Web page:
3. Here’s to the power of the almighty DNF! I agree, life’s too short to waste time on books we don’t enjoy. Of all of these, I’d only heard of the first… and it does not sound like something I’d enjoy. Onward to better books in 2023! 🙂

  4. I entirely agree. It’s nice to be given a review copy of something but an e-book sent to a kindle is probably worth a few pence to a publisher so it hardly constitutes adequate payment for the work of reviewing.

  5. I cringed when I read this: Parker-Chan is a lawyer, and her writing reflects that. 🙂

    As I think we talked about after your review of it, I had similar expectations for Meetings with Remarkable Manuscripts so I was disappointed to see how much you disliked it since it’s sitting on my shelf waiting for me to try it. One day I will try it, but I’m not getting my hopes up.

    Your description of Cabo de Gata reminds me of how I felt about a movie based on a book based on reality. I don’t recall the name, but it was about a privileged guy who was unhappy with his parents and college so he just up and leaves and makes his way across the country and up to Alaska where he eventually dies in an old bus. He appeared to do absolutely no research before making his way into the Alaskan bush alone, and yet he was a well educated person who had plenty of resources. I think it’s sad it led to his death and wouldn’t wish that on him, but at the same time I had no sympathy for him. Mine was an unpopular opinion, though, as most folks I’ve talked to really enjoyed the story.

  6. Sometimes I think of the exchange as “I don’t need to buy this book now unless I love it”, but if it’s a bad book it’s really not worth my time or the pennies the publisher spent on the digital copy they passed along.

  7. I’ve already DNF’d one book I wasn’t enjoying this year. It wasn’t a bad book by any means, but I just wasn’t in the mood for it. Hopefully the rest of the year will be filled with great books for both of us!

  8. I don’t get the universal praise for She Who Became the Sun. It makes me wonder if we read the same book…..

    I used to follow Daniel, and ultimately got tired of the endless “Jordan and Sanderson and King are the best authors in the history of ever” shtick, so I quit watching. How did his style change? It’s been a few years since I watched his videos.

  9. Bad writing is one of the things that makes me DNF something, and I figure that if the writing is straight-up bad in the beginning when the author is desperately trying to get my attention, it’s not going to get any better as I go.

    I hate it when a book is all downhill at the end.

  10. The prose in She Who Became the Sun was so dry and matter-of-fact! I was so disappointed by it…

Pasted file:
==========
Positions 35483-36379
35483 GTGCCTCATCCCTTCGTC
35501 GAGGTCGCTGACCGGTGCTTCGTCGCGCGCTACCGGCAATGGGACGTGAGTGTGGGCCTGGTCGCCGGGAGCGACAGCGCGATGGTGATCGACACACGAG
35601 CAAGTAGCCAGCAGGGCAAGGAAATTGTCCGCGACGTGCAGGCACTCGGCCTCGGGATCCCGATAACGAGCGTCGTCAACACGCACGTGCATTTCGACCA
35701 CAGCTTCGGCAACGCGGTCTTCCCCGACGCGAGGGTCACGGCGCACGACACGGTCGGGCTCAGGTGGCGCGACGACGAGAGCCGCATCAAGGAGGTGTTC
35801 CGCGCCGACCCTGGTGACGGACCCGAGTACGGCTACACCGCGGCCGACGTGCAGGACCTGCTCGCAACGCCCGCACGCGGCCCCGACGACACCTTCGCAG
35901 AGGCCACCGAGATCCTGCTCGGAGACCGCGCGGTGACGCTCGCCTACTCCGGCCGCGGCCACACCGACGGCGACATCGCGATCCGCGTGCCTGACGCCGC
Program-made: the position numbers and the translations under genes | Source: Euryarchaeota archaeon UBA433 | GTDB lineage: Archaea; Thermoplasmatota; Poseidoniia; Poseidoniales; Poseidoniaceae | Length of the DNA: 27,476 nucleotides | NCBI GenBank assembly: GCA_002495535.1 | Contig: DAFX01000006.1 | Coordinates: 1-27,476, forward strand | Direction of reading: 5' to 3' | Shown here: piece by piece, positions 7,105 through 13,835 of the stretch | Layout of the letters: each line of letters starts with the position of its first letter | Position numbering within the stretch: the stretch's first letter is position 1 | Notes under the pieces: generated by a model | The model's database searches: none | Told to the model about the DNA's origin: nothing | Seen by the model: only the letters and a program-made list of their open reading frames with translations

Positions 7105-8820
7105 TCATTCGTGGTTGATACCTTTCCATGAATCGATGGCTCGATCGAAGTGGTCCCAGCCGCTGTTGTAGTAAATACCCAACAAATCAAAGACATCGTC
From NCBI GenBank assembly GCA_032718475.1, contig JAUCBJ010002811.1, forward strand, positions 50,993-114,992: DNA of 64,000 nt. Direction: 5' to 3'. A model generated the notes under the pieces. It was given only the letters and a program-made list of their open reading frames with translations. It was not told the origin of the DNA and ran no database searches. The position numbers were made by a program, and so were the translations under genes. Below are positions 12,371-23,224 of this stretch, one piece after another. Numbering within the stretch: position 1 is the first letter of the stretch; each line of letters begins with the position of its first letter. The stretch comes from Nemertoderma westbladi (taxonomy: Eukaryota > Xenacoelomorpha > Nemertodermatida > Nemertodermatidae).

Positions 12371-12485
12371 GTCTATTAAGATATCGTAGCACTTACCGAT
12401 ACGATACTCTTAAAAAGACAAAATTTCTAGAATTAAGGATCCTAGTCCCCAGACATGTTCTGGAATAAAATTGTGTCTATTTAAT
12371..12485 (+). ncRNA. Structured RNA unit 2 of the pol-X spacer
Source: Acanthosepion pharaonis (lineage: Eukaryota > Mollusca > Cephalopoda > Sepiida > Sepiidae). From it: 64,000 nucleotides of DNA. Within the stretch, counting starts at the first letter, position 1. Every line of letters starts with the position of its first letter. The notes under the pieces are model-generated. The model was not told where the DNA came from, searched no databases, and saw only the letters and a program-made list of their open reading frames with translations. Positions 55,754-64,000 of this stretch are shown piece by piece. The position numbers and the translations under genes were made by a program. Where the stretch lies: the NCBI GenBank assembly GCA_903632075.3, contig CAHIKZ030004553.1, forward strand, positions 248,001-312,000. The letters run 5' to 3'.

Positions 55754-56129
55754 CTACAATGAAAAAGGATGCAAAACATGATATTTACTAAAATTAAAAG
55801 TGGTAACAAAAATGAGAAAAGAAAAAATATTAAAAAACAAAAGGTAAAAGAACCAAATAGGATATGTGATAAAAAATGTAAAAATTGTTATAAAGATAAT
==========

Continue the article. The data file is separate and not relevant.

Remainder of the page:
Give Meetings with Remarkable Manuscripts a try anyway, and maybe skip the bits where he talks about his journey to the museums and whatnot. I don’t know if he was trying to be funny in those bits or what, but it was not funny. But the photos were beautiful, at least.

    I think you’re talking about Into the Wild? I haven’t read it or watched the movie, and I don’t think I will. Watching (figuratively or literally) a guy fail to understand his surroundings so badly that he dies is not my cup of tea. Sure, I’ll read a survival story about mountaineers on Everest, but they were generally prepared and end up in circumstances wildly outside the norm…

  11. This was awful. It started out as a decent cozy mystery crossed with psych drama and then it was like the author took the easy way out

  12. The content has changed a lot because I preferred the book reviews and discussions, which seemed thoughtful, but there are way less of those now. And I’m not a fan of the gimmicky stuff, but lots of folks like it.

  13. She Who Became the Sun was a book where I enjoyed the beginning and then once she (don’t remember the name) when to the monastery, it went downhill from there. All the positive review make me wonder if we read the same book. Though I abandoned it. How can anyone say anything bad about the Book of Kells? That book was on my list. Now it is not. Did the cat play a big part in that book about Spain? And as for the last book. No thanks. I used to be a huge Sanderson fan and I have to write a couple of reviews soon about why I am grumpy at him. Sad but true!
    x The Captain

  14. Yeah, I don’t understand the appeal of She Who Became the Sun. We must have read different books… The cat played a very small role in the book about the German guy moving to Spain. I don’t know why the book was named after cats. They were hardly in it.

    I don’t blame you for falling out of love with Sanderson. I enjoyed his books once upon a time and now, I don’t.